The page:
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Yonni Wattenmaker Leads Breast Cancer Alliance Into the Future
Yonni Wattenmaker Leads Breast Cancer Alliance Into the Future

In her 10 years as Executive Director, working mother Yonni Wattenmaker has helped make Breast Cancer Alliance (BCA) into a fundraising powerhouse in the breast cancer field. Yonni Wattenmaker helped Leads Breast Cancer Alliance into the future.

Under this busy mom’s leadership, BCA has become one of the most prominent and highly-ranked national breast cancer charities. Dedicated to improving survival rates and quality of life for those impacted by the disease by investing in early-stage innovative research. Also, breast surgery fellowships, regional education, and breast cancer-related healthcare services for the underserved.

90 percent when the cancer is caught in its earliest stages

Breast cancer is still the most prevalent cancer affecting women of all ethnicities in the United States. There have been astounding strides in breast cancer survival rates since BCA’s founding 25 years ago. Today thanks to medical and scientific advances these are near 90 percent when the cancer is caught in its earliest stages.

“Despite the tremendous progress that has been made, our mission continues with a renewed sense of urgency. Especially on the heels of, and setbacks from, the COVID-19 pandemic,” Wattenmaker points out. She says that BCA has set a stake in the ground, aiming for a 100 percent breast cancer survival rate by the close of this decade. “It is an ambitious goal but one we believe can be achieved,” she notes.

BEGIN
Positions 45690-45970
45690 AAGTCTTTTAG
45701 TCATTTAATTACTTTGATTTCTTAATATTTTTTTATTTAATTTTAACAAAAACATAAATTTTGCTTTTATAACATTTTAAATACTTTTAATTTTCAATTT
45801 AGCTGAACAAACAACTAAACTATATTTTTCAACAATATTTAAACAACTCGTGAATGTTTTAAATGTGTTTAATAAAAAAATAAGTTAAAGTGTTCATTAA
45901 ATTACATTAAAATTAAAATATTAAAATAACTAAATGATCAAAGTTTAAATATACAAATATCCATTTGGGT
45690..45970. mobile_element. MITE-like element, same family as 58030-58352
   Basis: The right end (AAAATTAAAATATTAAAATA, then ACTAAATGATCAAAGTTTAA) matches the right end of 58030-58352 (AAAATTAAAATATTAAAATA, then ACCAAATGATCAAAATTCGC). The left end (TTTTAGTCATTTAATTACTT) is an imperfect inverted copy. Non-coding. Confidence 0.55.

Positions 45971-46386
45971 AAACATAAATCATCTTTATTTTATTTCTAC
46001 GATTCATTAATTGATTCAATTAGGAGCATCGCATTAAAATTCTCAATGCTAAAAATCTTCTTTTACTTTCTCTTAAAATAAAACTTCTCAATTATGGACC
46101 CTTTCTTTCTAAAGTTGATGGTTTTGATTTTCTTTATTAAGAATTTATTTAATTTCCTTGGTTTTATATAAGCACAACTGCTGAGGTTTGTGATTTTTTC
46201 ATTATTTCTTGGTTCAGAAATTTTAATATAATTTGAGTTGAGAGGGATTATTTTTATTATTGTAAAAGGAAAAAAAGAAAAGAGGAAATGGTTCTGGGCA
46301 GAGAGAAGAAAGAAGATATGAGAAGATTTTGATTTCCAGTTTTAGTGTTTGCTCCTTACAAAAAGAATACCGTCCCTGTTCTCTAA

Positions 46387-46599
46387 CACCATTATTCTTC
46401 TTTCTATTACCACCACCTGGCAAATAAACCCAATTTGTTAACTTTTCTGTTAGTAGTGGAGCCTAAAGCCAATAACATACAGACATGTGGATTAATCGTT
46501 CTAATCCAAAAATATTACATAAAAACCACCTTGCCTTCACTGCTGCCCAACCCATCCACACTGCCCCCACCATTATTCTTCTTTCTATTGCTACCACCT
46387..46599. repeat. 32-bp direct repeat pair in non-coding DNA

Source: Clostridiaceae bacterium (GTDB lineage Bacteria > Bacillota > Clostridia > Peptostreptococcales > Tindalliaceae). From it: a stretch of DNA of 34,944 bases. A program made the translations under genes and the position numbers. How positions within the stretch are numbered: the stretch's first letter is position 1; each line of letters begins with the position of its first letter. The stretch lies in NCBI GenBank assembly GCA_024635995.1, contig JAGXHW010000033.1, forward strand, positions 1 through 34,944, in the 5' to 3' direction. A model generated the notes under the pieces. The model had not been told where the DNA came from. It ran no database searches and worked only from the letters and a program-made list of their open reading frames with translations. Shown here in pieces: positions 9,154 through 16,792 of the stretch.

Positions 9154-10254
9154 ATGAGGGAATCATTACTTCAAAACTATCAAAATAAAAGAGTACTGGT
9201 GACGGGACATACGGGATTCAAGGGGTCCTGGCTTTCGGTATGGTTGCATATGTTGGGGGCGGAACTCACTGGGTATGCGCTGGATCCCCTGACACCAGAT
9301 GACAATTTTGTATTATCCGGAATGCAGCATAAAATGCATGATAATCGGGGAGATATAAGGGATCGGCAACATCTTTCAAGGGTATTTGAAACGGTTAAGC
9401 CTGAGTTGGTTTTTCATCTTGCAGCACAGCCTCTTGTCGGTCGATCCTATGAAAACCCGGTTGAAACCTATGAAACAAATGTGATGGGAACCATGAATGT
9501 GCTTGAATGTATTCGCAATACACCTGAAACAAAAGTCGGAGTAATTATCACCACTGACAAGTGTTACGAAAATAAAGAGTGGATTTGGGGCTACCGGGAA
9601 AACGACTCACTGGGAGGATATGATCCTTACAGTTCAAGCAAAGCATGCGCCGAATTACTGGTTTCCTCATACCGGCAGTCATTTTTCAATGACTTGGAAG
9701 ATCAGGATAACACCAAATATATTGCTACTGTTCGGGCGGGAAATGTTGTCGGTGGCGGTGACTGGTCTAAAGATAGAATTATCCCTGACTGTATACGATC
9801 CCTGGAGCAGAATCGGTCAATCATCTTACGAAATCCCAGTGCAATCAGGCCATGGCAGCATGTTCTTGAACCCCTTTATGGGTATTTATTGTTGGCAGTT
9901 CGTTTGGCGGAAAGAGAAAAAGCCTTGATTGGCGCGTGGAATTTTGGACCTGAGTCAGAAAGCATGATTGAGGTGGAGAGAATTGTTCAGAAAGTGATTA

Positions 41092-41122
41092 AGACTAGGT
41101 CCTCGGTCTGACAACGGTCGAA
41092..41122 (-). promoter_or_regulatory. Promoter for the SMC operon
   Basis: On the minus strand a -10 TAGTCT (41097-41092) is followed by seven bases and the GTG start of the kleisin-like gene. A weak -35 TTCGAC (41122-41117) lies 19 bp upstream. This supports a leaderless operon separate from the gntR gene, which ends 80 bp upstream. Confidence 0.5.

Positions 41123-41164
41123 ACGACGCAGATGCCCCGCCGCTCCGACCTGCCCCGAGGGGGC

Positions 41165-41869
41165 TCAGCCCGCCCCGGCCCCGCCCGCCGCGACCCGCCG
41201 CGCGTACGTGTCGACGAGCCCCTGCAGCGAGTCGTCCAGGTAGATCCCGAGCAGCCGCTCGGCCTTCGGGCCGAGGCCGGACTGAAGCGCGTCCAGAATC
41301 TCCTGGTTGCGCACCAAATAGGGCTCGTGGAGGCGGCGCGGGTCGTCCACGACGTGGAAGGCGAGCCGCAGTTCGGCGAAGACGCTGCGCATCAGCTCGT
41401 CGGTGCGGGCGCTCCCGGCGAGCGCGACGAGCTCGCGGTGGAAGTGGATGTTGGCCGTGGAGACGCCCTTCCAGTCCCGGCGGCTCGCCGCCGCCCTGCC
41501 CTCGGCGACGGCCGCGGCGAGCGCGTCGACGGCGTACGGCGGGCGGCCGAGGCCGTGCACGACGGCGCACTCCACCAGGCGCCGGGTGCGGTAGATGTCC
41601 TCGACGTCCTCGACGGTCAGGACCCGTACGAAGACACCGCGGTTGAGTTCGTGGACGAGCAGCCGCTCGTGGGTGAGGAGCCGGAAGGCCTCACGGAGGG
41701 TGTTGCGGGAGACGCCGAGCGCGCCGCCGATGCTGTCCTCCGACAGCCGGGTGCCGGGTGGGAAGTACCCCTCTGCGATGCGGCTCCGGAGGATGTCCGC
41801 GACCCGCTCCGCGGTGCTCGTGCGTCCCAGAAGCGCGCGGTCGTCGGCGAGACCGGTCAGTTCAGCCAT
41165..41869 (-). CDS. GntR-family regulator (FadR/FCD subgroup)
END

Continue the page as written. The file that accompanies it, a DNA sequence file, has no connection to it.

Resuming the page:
As part of its outreach efforts, Wattenmaker says that BCA is increasing creative programming. With a strong focus on engagement and wellness. For example, it recently held its 2nd annual Get Fit For Hope challenge, which this year was expanded to include a wide swath of classes. It focused on exercise and well-being, most held virtually.

Consumer-centric programs

BCA remains active and vigilant to its original core purpose with continued investment in innovative research, breast surgery fellowships, regional education, and support and screening for the underserved. To date, BCA has awarded over $30 million, with over $13 million of those grants designated for innovative, life-saving research.

BCA has come a long way by six dedicated women from Greenwich, Connecticut. From hosting fashion shows to bring the important focus on the need for support and a cure. “But our intent hasn’t changed for 25 years,” Wattenmaker says. “From its inception, our mission has been to improve survival rates and quality of life for those impacted by breast cancer. Through better prevention, early detection, treatment, and cure.”

Moving forward, she also stressed the importance of educating the underserved community. Also improving access to information, and helping to remove financial barriers so people can get the care they need.

Wattenmaker is thankful to be part of an organization like BCA

Says the people she works with, many of whom are fellow moms, are all focused on an end to breast cancer and improving outcomes.

Statistics show that one in eight women will be diagnosed with breast cancer in their lifetime. And 30 percent of patients diagnosed are living with metastatic disease. Wattenmaker says that BCA will not rest until these odds are greatly improved.